Phil Tucker downloaded a popular template for a medical face shield with a plastic headband – essentially a splash guard for your face – to make using his personal 3D printer. His printer’s been running ever since.
He is part of a group of Canadians using their expertise to produce much-needed medical supplies for the health care workers fighting COVID-19. Tinkerers have come together in a group called Project Northern Lights, an effort to design, build and deliver everything from masks to portable intensive care units.
The project has attracted a small army of developers, engineers and designers, all looking to help fight the pandemic. Read more.
Here are some recommendations for what to read, watch and activities to do.
Joel Plaskett has done a lot of adapting in his life.
The Juno-award winning singer and songwriter spent the nineties playing power pop with his high-school best friends, the 2000s toying with Americana, rock and traditional folk, and the 2010s becoming an entrepreneur with his own studio and storefront. Along the way, he’s toured the country countless times, and won legions of devoted fans.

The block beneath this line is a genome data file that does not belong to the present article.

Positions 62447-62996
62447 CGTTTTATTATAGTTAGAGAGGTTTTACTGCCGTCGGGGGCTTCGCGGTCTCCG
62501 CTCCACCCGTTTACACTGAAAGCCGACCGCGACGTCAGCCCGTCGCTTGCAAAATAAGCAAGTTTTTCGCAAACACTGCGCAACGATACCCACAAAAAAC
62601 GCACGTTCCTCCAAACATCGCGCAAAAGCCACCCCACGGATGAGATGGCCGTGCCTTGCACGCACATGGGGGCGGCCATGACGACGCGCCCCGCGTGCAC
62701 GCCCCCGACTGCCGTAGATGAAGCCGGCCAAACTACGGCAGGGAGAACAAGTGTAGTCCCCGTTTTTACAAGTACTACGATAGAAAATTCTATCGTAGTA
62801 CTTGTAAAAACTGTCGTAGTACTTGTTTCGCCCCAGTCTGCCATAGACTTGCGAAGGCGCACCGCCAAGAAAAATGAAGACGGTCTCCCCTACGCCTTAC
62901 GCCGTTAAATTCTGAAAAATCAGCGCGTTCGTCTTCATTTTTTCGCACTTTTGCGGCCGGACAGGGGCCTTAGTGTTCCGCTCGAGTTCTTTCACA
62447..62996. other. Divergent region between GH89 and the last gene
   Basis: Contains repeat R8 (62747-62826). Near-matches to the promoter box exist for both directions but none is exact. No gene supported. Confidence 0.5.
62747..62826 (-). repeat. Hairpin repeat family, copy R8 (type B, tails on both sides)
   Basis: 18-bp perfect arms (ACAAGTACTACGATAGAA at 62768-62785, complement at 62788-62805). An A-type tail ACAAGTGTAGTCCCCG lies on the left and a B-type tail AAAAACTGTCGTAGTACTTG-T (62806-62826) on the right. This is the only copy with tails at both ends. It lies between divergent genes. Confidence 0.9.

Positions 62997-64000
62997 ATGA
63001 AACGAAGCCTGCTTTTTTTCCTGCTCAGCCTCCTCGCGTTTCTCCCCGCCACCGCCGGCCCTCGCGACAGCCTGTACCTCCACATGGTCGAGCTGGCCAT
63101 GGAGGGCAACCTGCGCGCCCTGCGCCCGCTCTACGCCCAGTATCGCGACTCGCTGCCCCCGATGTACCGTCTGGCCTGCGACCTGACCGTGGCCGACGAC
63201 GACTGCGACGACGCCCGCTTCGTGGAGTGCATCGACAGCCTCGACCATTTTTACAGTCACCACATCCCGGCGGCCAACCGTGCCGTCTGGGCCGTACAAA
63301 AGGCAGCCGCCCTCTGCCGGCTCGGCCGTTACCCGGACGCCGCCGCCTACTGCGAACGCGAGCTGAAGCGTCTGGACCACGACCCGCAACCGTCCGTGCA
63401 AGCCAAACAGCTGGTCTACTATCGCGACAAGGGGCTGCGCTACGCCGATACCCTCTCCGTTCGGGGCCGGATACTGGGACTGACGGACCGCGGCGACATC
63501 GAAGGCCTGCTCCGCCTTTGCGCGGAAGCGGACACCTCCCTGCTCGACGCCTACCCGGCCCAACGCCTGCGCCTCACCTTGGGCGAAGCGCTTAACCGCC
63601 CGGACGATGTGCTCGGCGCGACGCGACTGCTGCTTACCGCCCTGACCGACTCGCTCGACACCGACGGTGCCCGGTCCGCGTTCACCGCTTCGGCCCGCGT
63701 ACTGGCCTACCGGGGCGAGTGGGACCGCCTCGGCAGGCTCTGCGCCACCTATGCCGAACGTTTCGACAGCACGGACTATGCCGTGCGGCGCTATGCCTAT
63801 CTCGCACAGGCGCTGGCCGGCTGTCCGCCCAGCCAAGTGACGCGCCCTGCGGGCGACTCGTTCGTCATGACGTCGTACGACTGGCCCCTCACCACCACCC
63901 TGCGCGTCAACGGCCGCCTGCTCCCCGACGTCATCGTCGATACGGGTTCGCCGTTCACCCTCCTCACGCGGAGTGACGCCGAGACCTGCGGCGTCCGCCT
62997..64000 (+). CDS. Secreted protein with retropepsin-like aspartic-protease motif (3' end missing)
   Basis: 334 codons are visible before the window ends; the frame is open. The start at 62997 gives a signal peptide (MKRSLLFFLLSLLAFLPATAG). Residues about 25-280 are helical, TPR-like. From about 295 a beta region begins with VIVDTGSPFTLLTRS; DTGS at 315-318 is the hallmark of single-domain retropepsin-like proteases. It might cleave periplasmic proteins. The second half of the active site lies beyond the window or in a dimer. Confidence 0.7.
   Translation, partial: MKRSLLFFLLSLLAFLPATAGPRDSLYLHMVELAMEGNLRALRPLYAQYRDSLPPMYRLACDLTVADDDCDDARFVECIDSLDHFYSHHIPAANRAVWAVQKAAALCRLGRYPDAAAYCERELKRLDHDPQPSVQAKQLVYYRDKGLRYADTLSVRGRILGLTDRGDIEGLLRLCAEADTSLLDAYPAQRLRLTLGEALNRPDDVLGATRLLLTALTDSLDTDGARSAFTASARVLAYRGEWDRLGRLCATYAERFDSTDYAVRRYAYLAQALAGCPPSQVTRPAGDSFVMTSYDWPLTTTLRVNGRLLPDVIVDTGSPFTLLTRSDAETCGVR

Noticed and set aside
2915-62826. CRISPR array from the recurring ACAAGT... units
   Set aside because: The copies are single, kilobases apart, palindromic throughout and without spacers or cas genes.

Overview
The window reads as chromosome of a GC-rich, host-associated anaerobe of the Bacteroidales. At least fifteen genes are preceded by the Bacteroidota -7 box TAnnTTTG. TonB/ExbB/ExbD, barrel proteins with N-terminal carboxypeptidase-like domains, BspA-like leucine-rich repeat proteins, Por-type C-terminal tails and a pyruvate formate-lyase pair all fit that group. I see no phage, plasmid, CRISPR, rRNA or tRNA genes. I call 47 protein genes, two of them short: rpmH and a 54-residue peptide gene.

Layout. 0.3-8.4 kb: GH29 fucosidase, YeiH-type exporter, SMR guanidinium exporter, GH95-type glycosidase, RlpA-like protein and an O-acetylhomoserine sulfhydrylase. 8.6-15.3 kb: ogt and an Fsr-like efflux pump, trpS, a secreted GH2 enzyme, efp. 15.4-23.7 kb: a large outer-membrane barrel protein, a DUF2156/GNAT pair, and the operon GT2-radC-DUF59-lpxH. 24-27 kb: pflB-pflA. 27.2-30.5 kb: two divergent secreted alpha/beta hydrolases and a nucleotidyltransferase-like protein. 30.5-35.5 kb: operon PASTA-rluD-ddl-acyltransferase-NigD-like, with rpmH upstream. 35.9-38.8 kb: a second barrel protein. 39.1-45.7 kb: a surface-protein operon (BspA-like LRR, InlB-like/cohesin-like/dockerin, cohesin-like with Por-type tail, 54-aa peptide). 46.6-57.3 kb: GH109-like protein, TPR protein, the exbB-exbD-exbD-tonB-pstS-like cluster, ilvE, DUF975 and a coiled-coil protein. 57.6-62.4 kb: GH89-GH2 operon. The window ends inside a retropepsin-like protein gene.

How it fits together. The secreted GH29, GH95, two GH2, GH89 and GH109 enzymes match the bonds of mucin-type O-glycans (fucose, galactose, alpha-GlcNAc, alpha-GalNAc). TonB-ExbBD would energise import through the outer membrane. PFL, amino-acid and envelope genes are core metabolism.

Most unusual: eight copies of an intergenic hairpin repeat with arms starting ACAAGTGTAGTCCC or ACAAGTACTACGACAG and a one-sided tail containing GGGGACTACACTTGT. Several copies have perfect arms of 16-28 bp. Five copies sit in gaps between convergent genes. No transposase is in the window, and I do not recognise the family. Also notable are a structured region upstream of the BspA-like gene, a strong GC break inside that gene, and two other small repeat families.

Now he’s staying isolated like the rest of us – just as he prepares to release 44, an ambitious quadruple-record box set that celebrates sounds and collaborators from across his career.
Join us for a special in-studio show Thursday night
- What are the coronavirus rules in each province? A guide to what’s allowed and open, or closed and banned
- How many coronavirus cases are there in Canada? The latest maps and charts.
- Coronavirus guide: The latest news on COVID-19 and the toll it’s taking around the world
- Here’s what you should do if you are newly laid off; how to apply for EI and other financial benefits; and other coronavirus and employment questions answered.
- How to minimize damage to your credit score; how to manage retirement anxiety during difficult times; and things to think about if you’re considering home delivery.
- Here are the expectations for self-isolation; tips for managing anxiety; and protecting your mental health.
- How to get social distancing right; measures condo buildings are taking to encourage social distancing; and what you can do to help slow the spread of coronavirus.
- Here are the essentials to stock up on; the best pantry staples; foods to eat to maintain an immune system-friendly diet; and how to keep a healthy diet while working from home.
- How to break a bad habit (like touching your face) and what to do if you think you have the virus.